the lower gear is around what most single speeders have to barely make it up the hills, but then on this there is one more to go;)

climbing is also made easier by the spd pedals, regularly pull the pedals then, rather than mush my knees.
 

12boy

Über Member
Location
Casper WY USA
What is that chain ring? Huge! Do you have any folding issues? I have 58/ 38 chain rings and 12/17 sprockets which with the 38 allows for some hills. No front derailleur, just the greasy finger shift, which isn't too much trouble since I don't need the lowest gears often.
 

kais01

Regular
Location
Sweden
005D34A8-EADB-4DF0-9BAE-6F5752E94A81.jpeg
its a gebhardt.cz 69t. they can make any size up to 75t, and with any bcd.

no problem with fold, but you have to do away with the hook at the left of the front hub, and replace with older style s1e hook that mounts on the fork. there is a small pipe brace-on there for that purpose. such a hook catches the chain and not the chainstay. i chose to make a hook myself from a piece of wire.

upper limit i believe would be about 72t. with original hub hook in place i have previously used 61t, but one or two more teeth could work.
 

the_mikey

Legendary Member
Also consider changing the front chainring from a 50T to a 44T, this will also need a new chain but it brings those gear ratios down to something easier to turn, I generally dont have trouble with the standard 6S arrangement except for the very top gear, which is just hard to turn in most circumstances.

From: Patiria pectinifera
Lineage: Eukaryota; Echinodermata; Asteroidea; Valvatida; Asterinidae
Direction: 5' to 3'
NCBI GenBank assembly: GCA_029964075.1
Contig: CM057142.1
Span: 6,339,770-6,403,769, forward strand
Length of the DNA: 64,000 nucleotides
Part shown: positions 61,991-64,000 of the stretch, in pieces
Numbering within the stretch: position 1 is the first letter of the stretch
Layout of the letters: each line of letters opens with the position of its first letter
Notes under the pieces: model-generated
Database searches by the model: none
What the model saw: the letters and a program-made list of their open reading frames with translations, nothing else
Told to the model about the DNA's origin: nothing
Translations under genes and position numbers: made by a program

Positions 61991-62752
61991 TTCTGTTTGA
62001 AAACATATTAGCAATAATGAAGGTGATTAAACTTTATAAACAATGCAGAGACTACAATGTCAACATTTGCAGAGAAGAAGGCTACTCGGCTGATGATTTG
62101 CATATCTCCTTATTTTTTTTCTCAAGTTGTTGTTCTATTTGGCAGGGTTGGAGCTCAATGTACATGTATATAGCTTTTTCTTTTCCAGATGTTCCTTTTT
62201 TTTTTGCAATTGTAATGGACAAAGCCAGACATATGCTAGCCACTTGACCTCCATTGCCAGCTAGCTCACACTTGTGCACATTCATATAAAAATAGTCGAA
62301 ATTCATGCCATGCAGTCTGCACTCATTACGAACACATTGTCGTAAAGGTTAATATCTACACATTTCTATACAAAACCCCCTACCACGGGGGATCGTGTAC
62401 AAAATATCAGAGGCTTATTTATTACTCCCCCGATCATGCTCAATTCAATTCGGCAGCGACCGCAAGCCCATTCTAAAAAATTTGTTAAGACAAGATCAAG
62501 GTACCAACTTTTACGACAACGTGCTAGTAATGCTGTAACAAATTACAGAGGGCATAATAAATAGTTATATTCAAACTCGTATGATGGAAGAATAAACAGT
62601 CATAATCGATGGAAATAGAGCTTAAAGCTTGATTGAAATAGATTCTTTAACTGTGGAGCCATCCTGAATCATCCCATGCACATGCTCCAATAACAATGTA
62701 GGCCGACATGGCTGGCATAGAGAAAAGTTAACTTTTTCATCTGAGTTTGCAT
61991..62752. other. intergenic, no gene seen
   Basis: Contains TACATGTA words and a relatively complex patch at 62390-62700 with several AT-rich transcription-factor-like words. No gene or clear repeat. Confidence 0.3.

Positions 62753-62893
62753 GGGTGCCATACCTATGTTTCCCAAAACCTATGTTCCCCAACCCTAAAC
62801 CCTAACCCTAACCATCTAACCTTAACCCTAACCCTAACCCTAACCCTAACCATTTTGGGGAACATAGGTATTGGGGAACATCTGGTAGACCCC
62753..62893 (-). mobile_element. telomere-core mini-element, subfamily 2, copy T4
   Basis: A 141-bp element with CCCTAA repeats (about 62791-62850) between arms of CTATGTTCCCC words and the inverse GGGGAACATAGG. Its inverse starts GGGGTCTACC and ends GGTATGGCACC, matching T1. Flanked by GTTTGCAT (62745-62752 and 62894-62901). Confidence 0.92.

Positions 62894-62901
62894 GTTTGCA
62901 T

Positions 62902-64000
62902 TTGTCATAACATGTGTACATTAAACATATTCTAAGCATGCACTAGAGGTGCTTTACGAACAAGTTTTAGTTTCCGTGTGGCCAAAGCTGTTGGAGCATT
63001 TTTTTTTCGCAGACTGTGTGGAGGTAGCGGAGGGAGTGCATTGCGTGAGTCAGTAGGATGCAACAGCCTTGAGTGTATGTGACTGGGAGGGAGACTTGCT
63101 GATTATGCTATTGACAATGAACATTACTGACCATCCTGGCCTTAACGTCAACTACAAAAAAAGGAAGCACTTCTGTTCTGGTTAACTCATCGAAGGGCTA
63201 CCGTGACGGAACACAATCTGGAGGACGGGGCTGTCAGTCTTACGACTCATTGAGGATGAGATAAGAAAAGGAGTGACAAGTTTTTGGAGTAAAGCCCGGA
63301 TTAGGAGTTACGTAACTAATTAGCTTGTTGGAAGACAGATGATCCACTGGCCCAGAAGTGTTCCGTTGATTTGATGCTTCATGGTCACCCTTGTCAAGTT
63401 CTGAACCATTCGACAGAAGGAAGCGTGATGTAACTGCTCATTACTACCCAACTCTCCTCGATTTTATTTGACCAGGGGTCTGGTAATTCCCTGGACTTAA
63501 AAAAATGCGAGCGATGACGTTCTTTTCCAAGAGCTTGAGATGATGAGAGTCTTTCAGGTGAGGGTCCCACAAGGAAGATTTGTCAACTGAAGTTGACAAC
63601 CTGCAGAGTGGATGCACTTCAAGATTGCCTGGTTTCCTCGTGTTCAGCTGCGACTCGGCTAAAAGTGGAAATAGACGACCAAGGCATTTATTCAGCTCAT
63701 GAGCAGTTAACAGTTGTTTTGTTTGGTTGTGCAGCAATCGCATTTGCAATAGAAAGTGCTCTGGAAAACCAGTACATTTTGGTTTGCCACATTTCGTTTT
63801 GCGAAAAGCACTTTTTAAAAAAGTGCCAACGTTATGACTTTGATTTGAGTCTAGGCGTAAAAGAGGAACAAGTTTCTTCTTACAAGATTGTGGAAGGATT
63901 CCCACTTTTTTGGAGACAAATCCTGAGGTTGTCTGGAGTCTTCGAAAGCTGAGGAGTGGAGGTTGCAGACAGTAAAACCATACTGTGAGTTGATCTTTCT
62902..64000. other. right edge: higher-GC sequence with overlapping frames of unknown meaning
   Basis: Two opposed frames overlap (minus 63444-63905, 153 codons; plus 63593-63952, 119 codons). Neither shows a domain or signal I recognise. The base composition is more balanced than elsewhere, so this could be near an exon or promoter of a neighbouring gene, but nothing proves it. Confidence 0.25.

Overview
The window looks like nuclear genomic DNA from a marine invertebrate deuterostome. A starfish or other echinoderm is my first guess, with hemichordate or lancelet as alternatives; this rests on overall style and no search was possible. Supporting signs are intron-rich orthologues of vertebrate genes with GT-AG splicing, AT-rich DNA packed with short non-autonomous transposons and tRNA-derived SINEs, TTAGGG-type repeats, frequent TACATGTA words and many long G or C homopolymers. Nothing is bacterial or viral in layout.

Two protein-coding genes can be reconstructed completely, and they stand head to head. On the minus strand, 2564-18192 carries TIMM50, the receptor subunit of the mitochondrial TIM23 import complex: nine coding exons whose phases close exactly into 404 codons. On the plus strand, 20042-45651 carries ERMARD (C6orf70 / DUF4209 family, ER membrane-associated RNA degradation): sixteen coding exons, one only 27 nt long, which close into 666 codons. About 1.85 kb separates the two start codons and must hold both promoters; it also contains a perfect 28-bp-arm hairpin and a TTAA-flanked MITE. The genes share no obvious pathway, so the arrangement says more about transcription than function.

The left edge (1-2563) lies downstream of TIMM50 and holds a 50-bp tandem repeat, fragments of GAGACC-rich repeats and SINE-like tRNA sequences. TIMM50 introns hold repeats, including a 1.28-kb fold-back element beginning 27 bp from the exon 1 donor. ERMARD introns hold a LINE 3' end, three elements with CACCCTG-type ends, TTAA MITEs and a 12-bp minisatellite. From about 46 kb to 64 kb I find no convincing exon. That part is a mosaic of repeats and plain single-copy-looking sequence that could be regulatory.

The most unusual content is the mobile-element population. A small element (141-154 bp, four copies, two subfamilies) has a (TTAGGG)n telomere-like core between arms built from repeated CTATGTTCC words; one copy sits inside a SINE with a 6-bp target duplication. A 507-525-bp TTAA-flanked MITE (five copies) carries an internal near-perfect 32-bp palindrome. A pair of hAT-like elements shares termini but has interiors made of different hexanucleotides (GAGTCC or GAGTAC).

EDIT: this has already been mentioned! (I've read the whole thread now)
 
OP
Oren_Hershco

Oren_Hershco

Well-Known Member
Location
Israel
Update:

Eventually I decided to purchase a 3-speed wheelset, from BrommiePlus (http://www.brommieplus.com/portal_c1_cnt_page.php?owner_num=c1_343119&button_num=c1&folder_id=43932&cnt_id=368118&search_field=&search_word=&search_field2=&search_word2=&search_field3=&search_word3=&bool1=&bool2=&search_type=1&up_page=1)

It was very easy to install. I got rid of the two-speed derailleur mechanism.

Front chainring is the original Brompton, I think it's 50t; rear sprocket is 14t. The gears in the system are perfect for my almost-flat 20km commute.

I'm not going to do any hills with this bike, so these 3 gears are enough for me.

I also changed the handlebar to a lower-rise carbon one, and the seatpost to a black alloy one (both from Aliexpress)

Changing the handlebar was the roughest challenge in the process:

a. It didn't quite fit in the Brompton stem... I had to use some violence, which left some visible scars. Everything works, but I wouldn't install that bar again on a brompton.

b. A lower handlebar means you need to re-calculate all the cables lengths. And unlike normal bikes, where only "too-short" is really a problem, on a Brompton there's also "too-long" (because of the fold).

Anyway, the result is almost 1.5kg lighter than the original M6L model! The riding posture is much better now for my needs, and the simple 3-gear system is swift.

I hope I'll be able to post some photos soon.